Understanding Credit Scores In House Purchasing

Understanding Credit Scores In House Purchasing
by John Carlucci - July 20, 2022

In addition to affecting your ability to get a mortgage, your credit score can also affect the interest rate and terms. To determine whether you can afford the home you want, lenders consider factors like your score, employment, income, and debt. A higher credit score means you won't be burdened with higher costs, making your mortgage cheaper overall. Although some mortgage programs accept lower credit scores, the higher your score, the more affordable your mortgage will be.

Credit Scores And Mortgages Statistics

A median credit score of 786 is the average for Americans taking out mortgages, according to Federal Reserve Bank of New York data for Q2 2021.

The highest average credit scores in the country are found in Minnesota, New Hampshire, and Vermont, while the lowest are found in Mississippi, Louisiana, and Alabama, according to VantageScore.

Experian data indicates that the average mortgage debt in 2021 was $229,242. The average mortgage debt of Generation X borrowers is $259,100, the highest among all generations.

Homebuyers' Credit Score Requirements

To qualify for some types of mortgages, you must have a certain credit score.

The minimum credit score for a conventional loan is 620, but you should aim for a score of 740 or higher if you want to make a lower down payment, get a better interest rate, and save on private mortgage insurance.

It is possible to receive an FHA loan with as little as a 580 or 500 credit score, depending on the down payment amount. Although, lenders can still impose higher minimum credit scores, making it quite challenging for people with low credit scores to get an FHA loan.

In order to qualify for a VA loan, minimum credit requirements are not set by the Department of Veterans Affairs (VA), but VA lenders can have their own, usually in the low- to mid-600 range. USDA loans don't have credit score requirements by U.S. Department of Agriculture standards, but lenders will still require 640 as a minimum.

Loan TypeMinimum Credit Score Requirement
FHA580
Conventional620
USDANo requirement, but generally 640
VANo requirement, but generally low- to mid-600s

Credit Scores by State

Americans' credit health varies from state to state. According to VantageScore data from December 2021, Minnesota's average credit score is 724, followed by New Hampshire's (720) and Vermont's (719). The lowest average scores are in Alabama (670), Louisiana (668), and Mississippi (660).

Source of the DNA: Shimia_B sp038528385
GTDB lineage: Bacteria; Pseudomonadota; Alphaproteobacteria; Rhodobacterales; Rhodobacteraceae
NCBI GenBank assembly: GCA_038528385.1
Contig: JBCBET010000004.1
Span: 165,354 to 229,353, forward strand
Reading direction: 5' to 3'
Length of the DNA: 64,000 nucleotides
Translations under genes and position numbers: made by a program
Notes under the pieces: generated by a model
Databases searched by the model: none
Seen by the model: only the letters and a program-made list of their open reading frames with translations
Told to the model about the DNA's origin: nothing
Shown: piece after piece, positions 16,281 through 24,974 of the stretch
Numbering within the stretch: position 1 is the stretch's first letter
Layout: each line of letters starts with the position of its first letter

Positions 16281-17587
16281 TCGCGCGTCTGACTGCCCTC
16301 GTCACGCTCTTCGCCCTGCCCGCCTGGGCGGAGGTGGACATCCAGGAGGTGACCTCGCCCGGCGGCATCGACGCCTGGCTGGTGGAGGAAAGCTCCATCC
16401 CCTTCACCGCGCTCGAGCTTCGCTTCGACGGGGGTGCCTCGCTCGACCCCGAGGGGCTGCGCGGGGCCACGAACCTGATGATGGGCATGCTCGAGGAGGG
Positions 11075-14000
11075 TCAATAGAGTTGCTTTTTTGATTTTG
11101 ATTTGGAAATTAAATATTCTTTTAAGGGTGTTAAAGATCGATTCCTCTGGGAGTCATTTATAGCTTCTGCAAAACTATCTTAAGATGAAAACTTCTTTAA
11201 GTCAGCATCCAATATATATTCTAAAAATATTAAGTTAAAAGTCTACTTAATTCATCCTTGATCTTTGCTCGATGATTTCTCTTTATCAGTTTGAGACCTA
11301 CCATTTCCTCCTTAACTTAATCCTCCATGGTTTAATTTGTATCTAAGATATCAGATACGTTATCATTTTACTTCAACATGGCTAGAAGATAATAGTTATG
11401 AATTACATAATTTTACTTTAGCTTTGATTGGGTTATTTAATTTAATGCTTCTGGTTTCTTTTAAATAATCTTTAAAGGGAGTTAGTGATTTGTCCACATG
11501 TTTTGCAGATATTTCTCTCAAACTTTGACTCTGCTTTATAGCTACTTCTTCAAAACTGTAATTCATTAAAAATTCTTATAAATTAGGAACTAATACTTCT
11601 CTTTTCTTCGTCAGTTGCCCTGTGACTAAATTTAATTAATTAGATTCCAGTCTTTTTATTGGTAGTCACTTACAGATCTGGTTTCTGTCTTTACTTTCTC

Overall, credit scores in the Northeast and Pacific Northwest are higher, while those in the Deep South are lower.

Age-Specific Mortgage Debt

At a lower income level, Americans usually start borrowing when they are young adults and face major expenses such as housing and education. With rising incomes, they tend to borrow less in middle age. Paying off loans increases deleveraging as Americans get older.

GenerationAverage credit scoreMortgage debt on average
Generation Z660$192,276
Millennials667$255,527
Generation X685$259,100
Baby boomers724$198,203
Silent Generation729$163,254
Source: Experian State of Credit Report, 2021

Mortgage Rates And Credit Scores

Higher credit scores usually result in lower mortgage rates and lower monthly payments, as well as lower interest overall. An estimated monthly payment for a 30-year fixed-rate mortgage of $286,400 would be as follows:

Credit scoreAPRMonthly mortgage paymentInterest total
620-6395.189%$1,571$279,055
640-6594.643%$1,476$244,810
660-6794.213%$1,403$218,579
680-6993.999%$1,367$205,775
700-7593.822%$1,338$195,313
760-8503.6%$1,302$182,358
APRs as of Feb. 2021. Source: myFICO

Other Factors Considered By Mortgage Lenders

The following factors are taken into account by mortgage lenders, along with your credit history and score:

Ratio of debt-to-income (DTI) – This ratio is a critical indicator of your affordability to pay your mortgage. Although you may have good credit and a stable income, a high DTI ratio could limit your options.

Income and employment history – Lenders want to see evidence of a consistent income source. It is a plus if you have worked for the same company for more than two years, and you should be prepared to provide tax returns from the past two years.

Financial strength – If you have substantial savings, investments, and retirement accounts, you may be more attractive to lenders.

Down payment – Making a larger down payment has the potential to increase your approval chance and improve your interest rate, but make sure your emergency savings aren't depleted.

The Bottom Line

The average mortgage borrower carries a six-figure debt even after they reach retirement age, making it one of the biggest financial commitments they'll ever make. Getting the best mortgage rate and terms requires improving or maintaining your credit score before being scrutinized.

If you are considering buying a house, you should take the time to understand the essential financial requirements and how they will affect the overall price. Learn more about how income affects the interest rate so you can reduce your loan amount and expand your home-buying price range.

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